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Alban: Protect Wyomingites' property rights by reining in civil forfeiture

Alban: Protect Wyomingites' property rights by reining in civil forfeiture

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Dan Alban

The grades are in, and Wyoming earns a D- for some of the worst civil forfeiture laws in the country, according to a new report, Policing for Profit, published by the Institute for Justice. Civil forfeiture permits police to confiscate and keep property, including cash and cars, based merely on the belief that it is somehow connected to a crime, even if the owner has not been criminally charged.

In Wyoming, the state only needs to show that a property is more likely than not connected to a crime — a far lower standard of proof than the “beyond-a-reasonable-doubt” standard used in criminal cases. Meanwhile, third-party innocent owners, like the spouse, parent or neighbor of the accused, actually have the burden of proving they are innocent in order to retrieve their seized property. In other words, Wyoming law flips the principle of “innocent until proven guilty” straight on its head.

That clearly stacks the deck against Wyomingites. Since 2010, less than 15 percent of all seized cash has been returned to property owners.

Incredibly, state law provides a powerful incentive for law enforcement to run roughshod over Wyomingites’ property rights. Once a property has been forfeited, police and prosecutors can keep up to 100 percent of the proceeds. That percentage is higher than what is offered by 25 states and the District of Columbia. The IJ’s report found that Wyoming law-enforcement agencies collected more than a million dollars in forfeiture proceeds from 2008 to 2013.

The Wyoming Legislature has recognized the serious problem with the state’s forfeiture laws and tried to pass SF14 earlier this year, which would have required a felony drug conviction and a sentence of at least one year before property could be forfeited. But in February, Gov. Matt Mead vetoed the bill. By comparison, under a new bill signed by Montana Gov. Steve Bullock, the government must first obtain a criminal conviction before it can use civil forfeiture to keep someone’s property. In addition, Montana’s new law shifts the burden of proof from third-party innocent owners onto the government — where it belongs.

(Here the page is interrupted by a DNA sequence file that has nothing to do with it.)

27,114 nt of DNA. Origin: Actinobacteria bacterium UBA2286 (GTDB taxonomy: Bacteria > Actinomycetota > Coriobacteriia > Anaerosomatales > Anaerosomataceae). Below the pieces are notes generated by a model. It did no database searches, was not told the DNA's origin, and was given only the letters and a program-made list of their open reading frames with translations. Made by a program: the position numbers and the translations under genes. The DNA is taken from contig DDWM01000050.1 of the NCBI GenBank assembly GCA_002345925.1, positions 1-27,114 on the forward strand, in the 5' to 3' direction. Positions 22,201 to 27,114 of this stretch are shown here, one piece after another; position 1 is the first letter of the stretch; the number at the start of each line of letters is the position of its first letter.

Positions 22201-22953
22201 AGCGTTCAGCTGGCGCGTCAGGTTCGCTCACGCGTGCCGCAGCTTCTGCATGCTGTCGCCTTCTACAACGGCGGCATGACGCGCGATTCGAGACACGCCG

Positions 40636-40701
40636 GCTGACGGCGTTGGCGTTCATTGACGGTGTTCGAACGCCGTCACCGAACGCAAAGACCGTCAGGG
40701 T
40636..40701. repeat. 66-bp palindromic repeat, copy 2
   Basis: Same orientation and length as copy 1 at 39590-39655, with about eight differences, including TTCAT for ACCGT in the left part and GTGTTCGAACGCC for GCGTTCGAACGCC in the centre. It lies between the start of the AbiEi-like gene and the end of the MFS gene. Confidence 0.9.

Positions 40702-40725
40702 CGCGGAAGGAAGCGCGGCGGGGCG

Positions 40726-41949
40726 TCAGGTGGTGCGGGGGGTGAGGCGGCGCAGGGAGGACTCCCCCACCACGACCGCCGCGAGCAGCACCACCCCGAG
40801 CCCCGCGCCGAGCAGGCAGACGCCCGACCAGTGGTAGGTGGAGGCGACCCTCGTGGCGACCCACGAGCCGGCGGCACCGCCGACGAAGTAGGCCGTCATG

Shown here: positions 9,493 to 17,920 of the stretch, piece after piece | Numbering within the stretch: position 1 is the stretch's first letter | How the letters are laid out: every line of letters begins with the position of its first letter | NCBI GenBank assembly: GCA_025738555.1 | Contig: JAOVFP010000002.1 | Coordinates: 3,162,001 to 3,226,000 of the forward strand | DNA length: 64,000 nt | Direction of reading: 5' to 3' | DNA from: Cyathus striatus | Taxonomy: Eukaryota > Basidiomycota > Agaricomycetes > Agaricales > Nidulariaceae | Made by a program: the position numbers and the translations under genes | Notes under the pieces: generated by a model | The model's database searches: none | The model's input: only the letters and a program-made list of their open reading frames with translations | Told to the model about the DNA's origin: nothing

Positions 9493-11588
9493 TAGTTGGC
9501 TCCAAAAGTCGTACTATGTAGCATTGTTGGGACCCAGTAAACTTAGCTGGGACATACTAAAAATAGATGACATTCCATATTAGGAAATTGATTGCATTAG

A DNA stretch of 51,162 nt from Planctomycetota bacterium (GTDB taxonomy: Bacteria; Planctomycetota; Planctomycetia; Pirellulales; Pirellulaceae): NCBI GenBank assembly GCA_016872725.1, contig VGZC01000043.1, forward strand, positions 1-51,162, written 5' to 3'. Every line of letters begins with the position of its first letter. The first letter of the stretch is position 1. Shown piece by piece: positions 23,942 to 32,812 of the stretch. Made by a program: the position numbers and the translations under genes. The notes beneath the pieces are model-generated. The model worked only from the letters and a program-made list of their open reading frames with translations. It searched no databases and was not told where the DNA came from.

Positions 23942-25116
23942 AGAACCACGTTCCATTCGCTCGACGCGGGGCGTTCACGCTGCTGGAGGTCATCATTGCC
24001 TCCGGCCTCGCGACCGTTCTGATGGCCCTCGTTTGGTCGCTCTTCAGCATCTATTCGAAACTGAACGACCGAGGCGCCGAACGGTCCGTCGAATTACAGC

Unfortunately, Gov. Mead’s veto seems to have buffaloed the Joint Judiciary Committee, which scuttled a similar proposal last week. Instead, the committee is proposing a watered-down bill. If enacted, the committee’s legislation would provide an opportunity for property owners to contest a seizure promptly after their property is seized, raise the standard of proof for civil forfeiture cases, allow courts to award attorneys’ fees to prevailing property owners and institute new reporting requirements for forfeiture proceeds and expenses. These reforms are all certainly needed (and welcome). But the proposed legislation does little to address the real problems with Wyoming’s forfeiture laws: the profit motive for law enforcement to seize property.

Wyoming should do more and instead look to New Mexico, where a landmark reform went into effect in July. As in Montana, New Mexico now requires a criminal conviction before forfeiture can occur. But New Mexico took reform one step further and directs all forfeiture proceeds to the state’s general fund. This simple but profound reform ends the incentive that causes local law enforcement to chase cash instead of criminals.

Equally relevant to state legislators is that the change restores their authority. Wyoming voters elected their state legislators to set the state’s priorities through the budgeting process. Unfortunately, the legislators have abdicated that responsibility and allow law enforcement to self-finance through forfeiture.

Unless lawmakers take further action, policing for profit will continue. Forfeiture should never happen absent a criminal conviction, and law enforcement should not be incentivized to forfeit property.

Dan Alban is an attorney at the Institute for Justice in Arlington, Virginia, a public interest law firm that litigates cases involving civil forfeiture abuse across the country.


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